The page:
Raspberry Pi desktops for little kids


I built two little desktop computers from Raspberry Pi boards and some spare peripherals for my (quite small) children to learn to use a keyboard and mouse. Kids seem to get most computer interaction from an iPad or other simplified device now - a fact I learned by seeing them start by holding the mouse backwards! Our kids have a tablet too, but the practice of using a keyboard and mouse and other general-purpose computer tasks is worthwhile. Maybe they’ll even practice some letters and numbers and draw some art … once they can get control of the mouse.

I chose not to use the sort of desktop environments that look very “iPad-like” with super simple UIs and locked down everything. I had to memorize a few DOS commands as a kid to play some games, then figure out the early Windows UI. Accidentally breaking things, learning to deal with frustration, and (much later) figuring out how to fix it are all good things for them to learn. Apart from breaking the hardware, there’s nothing they can do that I can’t undo with a quick re-image.


These were a mix of parts I already had on hand and stuff we purchased. You’ll need:

  • Raspberry Pi 4 or 5 (amount of RAM up to you)
  • Micro-SD card (capacity up to you)
  • Power supply for the board (15W USB-C)
  • Case (strongly recommend a passively cooled case like this one, as kids + moving parts = 🤮)
  • Keyboard and mouse (I used cheap USB ones or random spares)
  • Bluetooth headset or speakers
  • Monitor (if it’s an older one, probably an adapter or two to get to micro-HDMI)

I’d initially used some earlier generation Raspberry Pi B boards, but found that they were a touch too slow for some of the games and caused a lot of frustration. Moving to the faster processor in the newer board resolved this.

Initial setup

On initial boot, I did the basics of joining it to the wifi, expanding the SD storage partitions, and setting up the initial user account to automatically log in at boot. Once that’s done, update and install the kid games.

sudo apt update
sudo apt dist-upgrade -y # upgrade everything first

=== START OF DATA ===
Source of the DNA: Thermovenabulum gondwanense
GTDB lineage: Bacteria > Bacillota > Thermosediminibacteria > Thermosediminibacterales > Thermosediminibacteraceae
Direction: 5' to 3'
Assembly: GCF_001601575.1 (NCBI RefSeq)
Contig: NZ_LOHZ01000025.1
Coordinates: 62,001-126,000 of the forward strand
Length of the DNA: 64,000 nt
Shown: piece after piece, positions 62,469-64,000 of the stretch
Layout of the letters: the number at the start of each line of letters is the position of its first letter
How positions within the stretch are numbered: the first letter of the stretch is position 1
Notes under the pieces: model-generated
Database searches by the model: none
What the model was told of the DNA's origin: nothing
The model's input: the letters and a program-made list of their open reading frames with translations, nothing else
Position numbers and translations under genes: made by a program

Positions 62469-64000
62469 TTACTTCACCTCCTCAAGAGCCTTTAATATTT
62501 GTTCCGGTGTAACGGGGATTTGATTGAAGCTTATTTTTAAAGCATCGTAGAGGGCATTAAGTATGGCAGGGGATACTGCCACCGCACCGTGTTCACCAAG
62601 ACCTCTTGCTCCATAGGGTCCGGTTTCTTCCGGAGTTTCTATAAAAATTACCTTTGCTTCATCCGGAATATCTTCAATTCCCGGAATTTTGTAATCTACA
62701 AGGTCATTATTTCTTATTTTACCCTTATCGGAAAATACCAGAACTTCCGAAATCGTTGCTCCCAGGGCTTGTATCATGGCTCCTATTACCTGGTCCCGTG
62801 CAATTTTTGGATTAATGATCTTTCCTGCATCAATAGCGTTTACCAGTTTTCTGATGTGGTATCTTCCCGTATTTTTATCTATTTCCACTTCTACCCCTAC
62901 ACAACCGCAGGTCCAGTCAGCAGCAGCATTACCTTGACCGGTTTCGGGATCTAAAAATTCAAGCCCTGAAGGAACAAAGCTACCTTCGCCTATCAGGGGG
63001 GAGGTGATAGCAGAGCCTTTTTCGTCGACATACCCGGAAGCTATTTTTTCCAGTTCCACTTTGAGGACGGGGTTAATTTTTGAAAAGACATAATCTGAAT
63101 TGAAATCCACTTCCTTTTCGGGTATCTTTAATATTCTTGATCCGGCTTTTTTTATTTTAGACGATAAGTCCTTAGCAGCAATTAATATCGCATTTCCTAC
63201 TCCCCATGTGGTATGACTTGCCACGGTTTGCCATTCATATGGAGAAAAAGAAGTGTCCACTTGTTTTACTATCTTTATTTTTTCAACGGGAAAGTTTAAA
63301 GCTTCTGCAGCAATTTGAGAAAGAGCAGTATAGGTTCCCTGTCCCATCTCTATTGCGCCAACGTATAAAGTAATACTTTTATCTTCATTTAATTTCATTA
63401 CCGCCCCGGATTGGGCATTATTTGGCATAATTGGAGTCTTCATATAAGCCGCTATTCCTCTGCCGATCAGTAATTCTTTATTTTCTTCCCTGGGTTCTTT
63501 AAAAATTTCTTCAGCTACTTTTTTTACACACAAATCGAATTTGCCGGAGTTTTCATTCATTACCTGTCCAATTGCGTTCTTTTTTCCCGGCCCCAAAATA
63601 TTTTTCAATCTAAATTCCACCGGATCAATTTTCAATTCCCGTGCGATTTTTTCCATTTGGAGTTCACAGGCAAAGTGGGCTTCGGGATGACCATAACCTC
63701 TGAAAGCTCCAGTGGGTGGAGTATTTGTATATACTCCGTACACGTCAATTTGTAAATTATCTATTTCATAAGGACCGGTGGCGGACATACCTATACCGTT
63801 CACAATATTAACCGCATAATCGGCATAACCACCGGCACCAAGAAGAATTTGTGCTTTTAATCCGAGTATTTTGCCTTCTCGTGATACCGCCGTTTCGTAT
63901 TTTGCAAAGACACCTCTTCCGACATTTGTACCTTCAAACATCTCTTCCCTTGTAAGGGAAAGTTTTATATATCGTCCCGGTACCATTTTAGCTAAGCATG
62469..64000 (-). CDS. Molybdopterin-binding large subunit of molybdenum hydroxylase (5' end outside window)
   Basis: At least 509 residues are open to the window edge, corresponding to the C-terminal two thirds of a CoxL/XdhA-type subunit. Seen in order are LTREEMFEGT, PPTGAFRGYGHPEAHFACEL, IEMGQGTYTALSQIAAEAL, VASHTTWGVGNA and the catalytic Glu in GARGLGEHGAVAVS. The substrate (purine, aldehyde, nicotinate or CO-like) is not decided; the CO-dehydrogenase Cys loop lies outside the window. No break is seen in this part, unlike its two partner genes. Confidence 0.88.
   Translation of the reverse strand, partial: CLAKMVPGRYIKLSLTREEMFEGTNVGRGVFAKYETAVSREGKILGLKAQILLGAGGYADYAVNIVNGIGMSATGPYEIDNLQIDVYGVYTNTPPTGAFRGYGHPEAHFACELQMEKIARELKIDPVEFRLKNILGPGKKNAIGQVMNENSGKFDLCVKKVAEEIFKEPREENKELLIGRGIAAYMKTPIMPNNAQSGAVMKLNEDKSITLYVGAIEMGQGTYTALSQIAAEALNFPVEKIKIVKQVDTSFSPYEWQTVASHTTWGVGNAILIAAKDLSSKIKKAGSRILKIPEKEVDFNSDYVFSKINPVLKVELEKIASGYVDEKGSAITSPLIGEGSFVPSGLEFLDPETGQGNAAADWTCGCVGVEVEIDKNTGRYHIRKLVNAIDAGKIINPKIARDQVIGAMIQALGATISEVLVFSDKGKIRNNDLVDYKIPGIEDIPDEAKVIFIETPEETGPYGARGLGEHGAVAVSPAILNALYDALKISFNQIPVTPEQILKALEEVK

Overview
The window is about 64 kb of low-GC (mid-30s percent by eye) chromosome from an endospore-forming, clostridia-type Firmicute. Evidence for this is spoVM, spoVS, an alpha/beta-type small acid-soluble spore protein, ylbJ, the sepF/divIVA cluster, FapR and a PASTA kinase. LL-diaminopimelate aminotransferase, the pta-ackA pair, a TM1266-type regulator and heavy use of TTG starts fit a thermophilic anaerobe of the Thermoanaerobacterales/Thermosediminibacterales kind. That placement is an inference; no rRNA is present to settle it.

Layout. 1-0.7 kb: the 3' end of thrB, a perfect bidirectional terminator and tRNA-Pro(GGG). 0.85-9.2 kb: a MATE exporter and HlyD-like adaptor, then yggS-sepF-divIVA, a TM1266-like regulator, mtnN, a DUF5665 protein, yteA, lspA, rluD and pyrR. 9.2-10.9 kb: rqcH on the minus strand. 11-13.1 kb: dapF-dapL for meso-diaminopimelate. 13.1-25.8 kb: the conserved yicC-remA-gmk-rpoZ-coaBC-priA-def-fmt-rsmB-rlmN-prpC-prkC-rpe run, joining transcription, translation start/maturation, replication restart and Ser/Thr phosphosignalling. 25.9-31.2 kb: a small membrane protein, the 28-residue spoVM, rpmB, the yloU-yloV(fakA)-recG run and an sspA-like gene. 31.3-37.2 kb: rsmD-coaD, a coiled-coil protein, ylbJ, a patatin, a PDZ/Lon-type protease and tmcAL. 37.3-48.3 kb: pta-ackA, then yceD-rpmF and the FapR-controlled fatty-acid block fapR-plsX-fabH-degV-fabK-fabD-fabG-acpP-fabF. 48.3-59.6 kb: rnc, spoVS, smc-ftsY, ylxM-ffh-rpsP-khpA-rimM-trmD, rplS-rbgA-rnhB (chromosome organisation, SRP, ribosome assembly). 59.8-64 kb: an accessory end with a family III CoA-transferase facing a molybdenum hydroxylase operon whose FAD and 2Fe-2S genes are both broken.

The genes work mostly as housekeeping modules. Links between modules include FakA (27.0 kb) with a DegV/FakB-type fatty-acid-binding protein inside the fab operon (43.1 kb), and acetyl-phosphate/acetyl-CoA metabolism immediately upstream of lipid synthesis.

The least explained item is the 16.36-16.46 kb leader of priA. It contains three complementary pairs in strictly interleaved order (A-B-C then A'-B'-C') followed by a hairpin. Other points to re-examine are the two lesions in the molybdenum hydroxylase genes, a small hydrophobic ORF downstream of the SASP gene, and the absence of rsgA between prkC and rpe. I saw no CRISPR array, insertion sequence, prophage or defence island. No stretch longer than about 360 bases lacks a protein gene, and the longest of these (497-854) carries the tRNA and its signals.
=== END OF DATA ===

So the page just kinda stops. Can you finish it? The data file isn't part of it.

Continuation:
sudo apt install gcompris klettres tuxpaint tuxmath tuxtype -y
sudo reboot

The games seem appropriate for the elementary school and younger set, all linked below:

  • gcompris, a suite of educational games
  • klettres, alphabet and phonics practice
  • tuxpaint, the legendary drawing program
  • tuxmath, arithmetics practice
  • tuxtype for touch-typing practice (no website?)

Tips and tricks

First, little ones don’t have great control of the mouse, so making all the icons and text bigger helps them use the machine more independently. I followed the Raspberry Pi tutorial here to change the taskbar icons to 48x48 px and the fonts to 15 points. Those two settings seemed to be enough of an improvement, but there’s an amazing ecosystem of accessibility settings in Linux to explore if it’s not enough for you.

The drawing app tuxpaint always launches in a window. This causes a ton of kiddo frustration, as they don’t quite understand the idea of multi-tasking yet. To launch it in full screen, create (or edit) ~/.tuxpaintrc to include:


Lastly, the keyboards I used have power buttons on it. While this is fine for grown ups, disabling them prevents a lot of headaches. Edit /etc/systemd/logind.conf and add/edit the following lines:


Updating automatically

I’d started by doing things the way I always had - enabling SSH on each computer, then adding my keys for management manually, then adding some guardrails on SSH access. Then adding a static IP address to remember where things are and … and … and … I’m simply not that mad at running servers at home, so I tried a smaller-scale and maybe silly solution - just use GitHub Actions. It works well enough. 🤷‍♀️

Each Raspberry Pi is also a self-hosted runner, joined to a repository here. For reasons outlined in the documentation, this should be a private repository instead. As there’s nothing sensitive and all PR workflows are disabled, I feel comfortable with this repository being public for others to copy from.

After you create a new repo (if needed), join the Raspberry Pi to it as a self-hosted runner (directions). Give it a label that describes it - in my case, kid-pi-1 and kid-pi-2. Here’s the workflow files (link) to add to ~/.github/workflows/ to update all the packages, reboot, and verify it comes back online automatically once a week.

Later on, I will add the ability to open an issue and ping me if anything fails to come back up, as well as some rudimentary configuration management. I’ll write more about what and why and how later on. 😊

But does it work?

The kids love the simpler gcompris games and tuxpaint - that’s all I could ask for! 💝

This post is licensed under CC BY 4.0 by the author.